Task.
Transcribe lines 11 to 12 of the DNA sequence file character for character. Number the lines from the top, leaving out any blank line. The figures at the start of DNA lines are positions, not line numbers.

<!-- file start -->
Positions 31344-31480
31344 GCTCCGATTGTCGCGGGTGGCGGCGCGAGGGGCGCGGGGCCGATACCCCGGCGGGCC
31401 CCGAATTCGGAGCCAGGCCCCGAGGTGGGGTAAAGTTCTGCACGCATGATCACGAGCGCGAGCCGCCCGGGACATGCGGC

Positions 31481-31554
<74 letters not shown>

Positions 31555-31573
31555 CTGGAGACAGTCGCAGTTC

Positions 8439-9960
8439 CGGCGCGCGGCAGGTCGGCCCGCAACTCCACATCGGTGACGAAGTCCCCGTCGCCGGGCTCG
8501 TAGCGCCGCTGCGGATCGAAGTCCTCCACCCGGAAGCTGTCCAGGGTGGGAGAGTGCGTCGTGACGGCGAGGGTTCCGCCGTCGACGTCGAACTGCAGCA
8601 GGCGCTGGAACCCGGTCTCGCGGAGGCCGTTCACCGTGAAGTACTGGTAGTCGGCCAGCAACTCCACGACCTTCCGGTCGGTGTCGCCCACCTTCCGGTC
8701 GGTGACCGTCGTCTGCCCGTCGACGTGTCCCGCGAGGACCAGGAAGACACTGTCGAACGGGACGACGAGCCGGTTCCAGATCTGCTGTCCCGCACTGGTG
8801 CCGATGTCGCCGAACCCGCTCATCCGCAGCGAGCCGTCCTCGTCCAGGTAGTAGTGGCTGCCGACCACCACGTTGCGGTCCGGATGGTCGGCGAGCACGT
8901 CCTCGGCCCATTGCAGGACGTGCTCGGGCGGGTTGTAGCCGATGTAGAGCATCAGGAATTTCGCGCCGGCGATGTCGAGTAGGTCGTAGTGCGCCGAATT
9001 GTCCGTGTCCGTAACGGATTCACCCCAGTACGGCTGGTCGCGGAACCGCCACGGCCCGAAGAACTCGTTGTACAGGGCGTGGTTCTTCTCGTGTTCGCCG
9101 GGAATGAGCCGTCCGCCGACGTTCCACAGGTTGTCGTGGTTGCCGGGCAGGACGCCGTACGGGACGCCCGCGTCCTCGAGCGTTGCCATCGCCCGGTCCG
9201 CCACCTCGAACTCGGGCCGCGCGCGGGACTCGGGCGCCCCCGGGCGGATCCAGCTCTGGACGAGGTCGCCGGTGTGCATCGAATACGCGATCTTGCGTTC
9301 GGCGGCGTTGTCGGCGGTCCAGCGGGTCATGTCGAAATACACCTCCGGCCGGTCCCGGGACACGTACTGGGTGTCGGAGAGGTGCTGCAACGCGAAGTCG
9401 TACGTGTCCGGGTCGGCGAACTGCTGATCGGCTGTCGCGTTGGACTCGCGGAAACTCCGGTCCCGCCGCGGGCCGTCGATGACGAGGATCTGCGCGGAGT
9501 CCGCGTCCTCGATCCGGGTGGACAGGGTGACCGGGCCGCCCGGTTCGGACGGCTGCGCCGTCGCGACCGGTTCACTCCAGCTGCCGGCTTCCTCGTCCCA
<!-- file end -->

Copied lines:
8601 GGCGCTGGAACCCGGTCTCGCGGAGGCCGTTCACCGTGAAGTACTGGTAGTCGGCCAGCAACTCCACGACCTTCCGGTCGGTGTCGCCCACCTTCCGGTC
8701 GGTGACCGTCGTCTGCCCGTCGACGTGTCCCGCGAGGACCAGGAAGACACTGTCGAACGGGACGACGAGCCGGTTCCAGATCTGCTGTCCCGCACTGGTG